What happened? Well, to cut a very long story short, the patients assigned to SSRIs did better than the ones assigned to supportive care alone. Hurrah! But they only did slightly better. After 12 weeks they had a mean HAMD score of 8.7 compared to 11.2 in the supportive care group. The SSRI group also did a bit better on some other measures of health, well-being and general satisfaction. The difference on the BDI, a self-reported measure of depression, was not significant however (13.0 vs. 15.1)

So does that mean antidepressants "work" in mild depression? Maybe. Maybe not. The most obvious issue, of course, is that there was no placebo group in this trial. So any benefit of the pills could have just been psychological. Gettingly randomly assigned to "supportive care" and condemned to twiddle your thumbs for 12 weeks is not going to make anyone feel better. Starting on antidepressants, on the other hand, feels like a fresh start. It gives hope. It's change you can believe in.

But if giving people pills makes them feel better, isn't that good enough reason to do it? Who cares if it's all the placebo effect? Well, there's some truth to that, but the problem is that patients included in this trial were a rather unusual bunch. In particular, they were people who agreed to be randomized to get antidepressants or not, i.e. they had no strong preference either for or against pills.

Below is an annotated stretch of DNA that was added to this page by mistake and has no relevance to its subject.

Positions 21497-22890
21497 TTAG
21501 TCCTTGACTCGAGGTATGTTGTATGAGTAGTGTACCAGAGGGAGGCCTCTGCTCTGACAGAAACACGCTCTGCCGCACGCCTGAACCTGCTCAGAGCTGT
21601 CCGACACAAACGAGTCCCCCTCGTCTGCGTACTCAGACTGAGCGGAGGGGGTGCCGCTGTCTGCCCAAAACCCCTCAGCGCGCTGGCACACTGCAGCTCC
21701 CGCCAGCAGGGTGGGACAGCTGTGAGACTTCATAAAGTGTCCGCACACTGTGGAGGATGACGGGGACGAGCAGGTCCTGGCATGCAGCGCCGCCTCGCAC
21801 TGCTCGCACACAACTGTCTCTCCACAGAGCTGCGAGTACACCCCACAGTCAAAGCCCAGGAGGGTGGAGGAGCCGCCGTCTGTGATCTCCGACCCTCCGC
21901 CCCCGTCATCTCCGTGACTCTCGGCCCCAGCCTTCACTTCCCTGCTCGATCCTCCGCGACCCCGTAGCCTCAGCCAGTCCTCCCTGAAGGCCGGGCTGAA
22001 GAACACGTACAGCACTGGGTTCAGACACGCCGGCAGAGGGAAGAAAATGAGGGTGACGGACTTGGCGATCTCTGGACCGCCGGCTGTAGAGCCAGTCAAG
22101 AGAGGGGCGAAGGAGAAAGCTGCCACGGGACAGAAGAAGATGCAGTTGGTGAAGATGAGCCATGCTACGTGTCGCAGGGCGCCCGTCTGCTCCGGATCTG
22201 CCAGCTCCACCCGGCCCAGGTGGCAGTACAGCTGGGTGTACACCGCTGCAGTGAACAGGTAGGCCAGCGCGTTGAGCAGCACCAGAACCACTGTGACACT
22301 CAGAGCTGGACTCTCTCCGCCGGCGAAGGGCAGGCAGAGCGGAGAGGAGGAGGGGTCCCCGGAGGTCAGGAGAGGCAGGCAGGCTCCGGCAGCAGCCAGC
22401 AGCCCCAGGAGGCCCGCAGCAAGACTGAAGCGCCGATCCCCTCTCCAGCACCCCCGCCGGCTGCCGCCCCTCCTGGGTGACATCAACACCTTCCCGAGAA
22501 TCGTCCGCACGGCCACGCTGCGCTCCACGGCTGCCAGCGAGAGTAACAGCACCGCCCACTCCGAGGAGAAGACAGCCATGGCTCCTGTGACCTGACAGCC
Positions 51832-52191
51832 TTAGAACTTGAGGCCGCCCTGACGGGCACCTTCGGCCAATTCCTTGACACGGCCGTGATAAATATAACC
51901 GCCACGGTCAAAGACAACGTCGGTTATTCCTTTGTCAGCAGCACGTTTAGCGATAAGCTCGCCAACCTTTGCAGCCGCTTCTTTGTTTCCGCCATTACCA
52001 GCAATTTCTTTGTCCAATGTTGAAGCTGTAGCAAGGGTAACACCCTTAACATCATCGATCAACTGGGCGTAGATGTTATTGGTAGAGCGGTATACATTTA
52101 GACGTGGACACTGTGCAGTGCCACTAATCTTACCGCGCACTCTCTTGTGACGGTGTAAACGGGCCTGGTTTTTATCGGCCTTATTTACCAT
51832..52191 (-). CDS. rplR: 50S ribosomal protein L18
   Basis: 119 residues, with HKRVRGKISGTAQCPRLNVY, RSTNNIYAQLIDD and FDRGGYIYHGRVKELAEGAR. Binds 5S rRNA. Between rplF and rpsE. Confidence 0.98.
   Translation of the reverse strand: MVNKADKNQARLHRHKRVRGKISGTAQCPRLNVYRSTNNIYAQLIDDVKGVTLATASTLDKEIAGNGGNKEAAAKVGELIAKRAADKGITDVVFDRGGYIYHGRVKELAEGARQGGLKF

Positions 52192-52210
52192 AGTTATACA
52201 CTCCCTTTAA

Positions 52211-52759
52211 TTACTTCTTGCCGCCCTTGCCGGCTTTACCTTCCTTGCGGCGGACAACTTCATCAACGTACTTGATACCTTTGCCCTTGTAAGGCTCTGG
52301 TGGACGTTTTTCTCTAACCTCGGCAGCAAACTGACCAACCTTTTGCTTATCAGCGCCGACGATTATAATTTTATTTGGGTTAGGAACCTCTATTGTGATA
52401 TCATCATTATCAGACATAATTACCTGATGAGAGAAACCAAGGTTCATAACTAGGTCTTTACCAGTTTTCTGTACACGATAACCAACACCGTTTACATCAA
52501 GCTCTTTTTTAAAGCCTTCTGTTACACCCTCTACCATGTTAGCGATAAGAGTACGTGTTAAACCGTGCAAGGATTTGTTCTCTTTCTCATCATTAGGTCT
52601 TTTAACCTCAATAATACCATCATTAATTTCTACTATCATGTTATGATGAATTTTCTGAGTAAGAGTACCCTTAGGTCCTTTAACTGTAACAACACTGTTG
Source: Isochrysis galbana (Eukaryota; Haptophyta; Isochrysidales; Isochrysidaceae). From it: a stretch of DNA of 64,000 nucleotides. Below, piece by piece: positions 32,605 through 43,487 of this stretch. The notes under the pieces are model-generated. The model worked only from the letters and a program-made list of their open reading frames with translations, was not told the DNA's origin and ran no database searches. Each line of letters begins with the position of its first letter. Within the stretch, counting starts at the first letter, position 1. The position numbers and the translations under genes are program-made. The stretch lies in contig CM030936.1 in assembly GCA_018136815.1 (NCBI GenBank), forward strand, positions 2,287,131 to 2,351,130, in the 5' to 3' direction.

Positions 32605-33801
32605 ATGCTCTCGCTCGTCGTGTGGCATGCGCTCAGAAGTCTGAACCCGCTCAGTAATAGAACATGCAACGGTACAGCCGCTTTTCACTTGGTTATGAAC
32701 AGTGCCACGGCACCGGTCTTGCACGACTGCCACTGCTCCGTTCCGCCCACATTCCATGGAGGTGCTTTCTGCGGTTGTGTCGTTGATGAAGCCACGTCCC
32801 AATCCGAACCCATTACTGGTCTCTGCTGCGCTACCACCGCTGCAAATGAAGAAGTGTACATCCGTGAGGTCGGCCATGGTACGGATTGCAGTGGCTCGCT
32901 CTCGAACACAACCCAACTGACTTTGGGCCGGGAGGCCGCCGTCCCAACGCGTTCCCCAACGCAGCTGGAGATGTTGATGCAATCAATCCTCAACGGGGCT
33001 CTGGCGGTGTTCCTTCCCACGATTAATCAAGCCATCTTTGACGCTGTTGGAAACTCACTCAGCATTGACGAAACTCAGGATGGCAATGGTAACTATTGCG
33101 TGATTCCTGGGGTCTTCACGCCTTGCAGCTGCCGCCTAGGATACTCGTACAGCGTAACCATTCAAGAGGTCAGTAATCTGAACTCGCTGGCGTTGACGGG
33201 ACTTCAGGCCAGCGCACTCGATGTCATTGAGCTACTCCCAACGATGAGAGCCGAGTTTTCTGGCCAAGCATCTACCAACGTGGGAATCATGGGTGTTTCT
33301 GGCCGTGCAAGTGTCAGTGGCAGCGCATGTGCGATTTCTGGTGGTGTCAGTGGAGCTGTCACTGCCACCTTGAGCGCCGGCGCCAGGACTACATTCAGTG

Given that an awful lot of people do have such a preference, we can't assume that these results apply to the average patient in the clinic. As the authors note (page 59, emphasis mine):
The tallies of surgery logs completed by a number of the study GPs at various points during the study showed that only around 1 in 10 patients with a new episode of depression were referred into the study, mainly because the rest did not fulfil the inclusion criteria, particularly in terms of a lack of equipoise about the benefits of drug treatment on the part of the doctor or patient or both.
And of those 602 referred, only about a third actually took part, as mentioned above. So what we have here is a study on an unusual 3% of patients. What about the other 97%? We don't know. Still.